Acovea: Analysis of Compiler Options via Evolutionary Algorithm
Describing the Evolutionary Algorithm
by Scott Robert Ladd
30 May 2004
ACOVEA (Analysis of Compiler Options via Evolutionary Algorithm) implements a genetic algorithm to find the "best" options for compiling singular algorithms with the GNU Compiler Collection (GCC) C and C++ compilers. "Best", in this context, is defined as those options that produce the fastest resulting executable program from a given source code. Acovea is a C++ framework that can be extended to test other programming languages and non-GCC compilers.
I envision Acovea as an optimization tool, similar in purpose to profiling. Traditional function-level profiling can identify the algorithms most influential in a program's performance; Acovea can then be applied to those algorithms to find the compiler flags and options that generate the fastest code. Acovea is also useful for testing combinations of flags for pessimistic interactions, and for testing the reliability of the compiler.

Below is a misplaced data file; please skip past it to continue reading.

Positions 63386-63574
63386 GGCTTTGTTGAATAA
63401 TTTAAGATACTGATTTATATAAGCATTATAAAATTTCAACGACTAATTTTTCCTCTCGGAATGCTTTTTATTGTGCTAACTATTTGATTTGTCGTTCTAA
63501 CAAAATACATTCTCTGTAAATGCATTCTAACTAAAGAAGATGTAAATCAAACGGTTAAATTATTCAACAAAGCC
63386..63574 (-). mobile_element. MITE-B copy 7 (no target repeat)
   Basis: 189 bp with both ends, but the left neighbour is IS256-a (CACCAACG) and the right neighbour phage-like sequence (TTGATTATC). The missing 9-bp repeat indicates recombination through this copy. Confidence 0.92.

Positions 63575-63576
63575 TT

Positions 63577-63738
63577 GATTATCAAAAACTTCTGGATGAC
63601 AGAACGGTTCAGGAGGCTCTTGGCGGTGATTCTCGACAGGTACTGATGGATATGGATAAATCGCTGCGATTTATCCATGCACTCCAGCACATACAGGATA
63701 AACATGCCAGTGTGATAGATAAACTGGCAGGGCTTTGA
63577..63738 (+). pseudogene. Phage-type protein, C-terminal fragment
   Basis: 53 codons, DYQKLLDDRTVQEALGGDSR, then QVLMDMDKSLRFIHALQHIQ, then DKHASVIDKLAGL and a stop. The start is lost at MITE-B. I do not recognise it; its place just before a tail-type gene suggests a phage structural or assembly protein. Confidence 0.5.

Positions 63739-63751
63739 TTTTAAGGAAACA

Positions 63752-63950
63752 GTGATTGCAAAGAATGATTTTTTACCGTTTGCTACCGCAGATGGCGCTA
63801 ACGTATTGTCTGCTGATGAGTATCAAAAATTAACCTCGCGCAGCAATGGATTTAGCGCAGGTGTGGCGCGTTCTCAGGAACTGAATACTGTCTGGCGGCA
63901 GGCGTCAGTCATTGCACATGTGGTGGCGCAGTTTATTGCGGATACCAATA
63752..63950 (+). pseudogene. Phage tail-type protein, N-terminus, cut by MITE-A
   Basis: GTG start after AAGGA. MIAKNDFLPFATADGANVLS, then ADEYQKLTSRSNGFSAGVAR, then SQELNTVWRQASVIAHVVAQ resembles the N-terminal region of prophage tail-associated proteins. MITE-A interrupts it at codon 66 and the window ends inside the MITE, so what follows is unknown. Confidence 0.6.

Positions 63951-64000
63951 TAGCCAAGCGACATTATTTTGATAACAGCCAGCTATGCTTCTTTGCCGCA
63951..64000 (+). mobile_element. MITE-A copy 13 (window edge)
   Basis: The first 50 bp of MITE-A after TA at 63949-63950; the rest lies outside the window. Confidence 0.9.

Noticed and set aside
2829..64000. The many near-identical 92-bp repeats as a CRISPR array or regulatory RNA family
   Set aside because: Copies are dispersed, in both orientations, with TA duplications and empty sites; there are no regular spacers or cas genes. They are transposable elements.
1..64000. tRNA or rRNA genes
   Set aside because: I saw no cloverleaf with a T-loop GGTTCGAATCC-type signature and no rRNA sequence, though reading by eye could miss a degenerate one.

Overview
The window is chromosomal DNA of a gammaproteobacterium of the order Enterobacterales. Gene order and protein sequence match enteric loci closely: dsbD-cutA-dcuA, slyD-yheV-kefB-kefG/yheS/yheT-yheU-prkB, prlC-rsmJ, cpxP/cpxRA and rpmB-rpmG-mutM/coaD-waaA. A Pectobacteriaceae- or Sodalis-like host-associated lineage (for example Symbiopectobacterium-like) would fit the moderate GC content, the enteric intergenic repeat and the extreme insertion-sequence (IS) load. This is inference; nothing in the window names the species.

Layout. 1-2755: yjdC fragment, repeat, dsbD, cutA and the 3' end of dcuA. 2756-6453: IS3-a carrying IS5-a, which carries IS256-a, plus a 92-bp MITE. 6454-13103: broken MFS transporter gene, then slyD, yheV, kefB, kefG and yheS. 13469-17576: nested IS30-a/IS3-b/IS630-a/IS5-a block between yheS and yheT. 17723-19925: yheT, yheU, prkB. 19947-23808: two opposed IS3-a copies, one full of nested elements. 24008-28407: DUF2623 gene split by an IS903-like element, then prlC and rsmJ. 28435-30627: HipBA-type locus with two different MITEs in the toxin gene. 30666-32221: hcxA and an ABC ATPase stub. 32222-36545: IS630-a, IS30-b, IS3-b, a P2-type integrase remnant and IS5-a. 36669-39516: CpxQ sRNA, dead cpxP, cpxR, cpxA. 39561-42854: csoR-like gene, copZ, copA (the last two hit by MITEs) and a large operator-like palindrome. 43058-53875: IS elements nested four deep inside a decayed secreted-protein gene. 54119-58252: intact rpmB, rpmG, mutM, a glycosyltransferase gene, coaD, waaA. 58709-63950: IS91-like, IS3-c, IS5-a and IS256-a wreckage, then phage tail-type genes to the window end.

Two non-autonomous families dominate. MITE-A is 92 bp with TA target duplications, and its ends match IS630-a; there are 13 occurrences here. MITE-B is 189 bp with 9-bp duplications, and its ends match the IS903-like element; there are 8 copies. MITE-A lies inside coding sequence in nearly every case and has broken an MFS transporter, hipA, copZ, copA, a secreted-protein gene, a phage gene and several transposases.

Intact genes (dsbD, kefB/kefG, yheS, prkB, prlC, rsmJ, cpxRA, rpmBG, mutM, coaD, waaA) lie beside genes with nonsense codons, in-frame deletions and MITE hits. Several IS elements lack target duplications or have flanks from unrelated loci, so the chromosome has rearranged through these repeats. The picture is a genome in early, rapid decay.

This article details the mechanics of the Acovea algorithm;
the application of of this technology to the GNU C and C++ compilers can be
found in An Evolutionary Analysis of GNU C Optimization.
I've been using genetic algorithms (GA) for over a decade in various ways, and even wrote a book about them way back in 1996. You'll find GAs being applied across the computing spectrum, from neural network optimization to the design of aircraft wings. For the most part, applications of GAs tend to be rather specialized; they are only rarely seen in more pedestrian, general-purpose applications.
A particular efficacy of genetic algorithms is their ability to search large solution spaces. In terms of analyzing GCC's optimization options, 27 quadrillion possibilities can certainly be considered "large"; to me, a GA was an obvious tool for satiating my curiosity. I've recently begun using GAs in experiments that test software reliability and performance; the gcc "option" question provided an excellent opportunity to put my theories to work on a practical problem.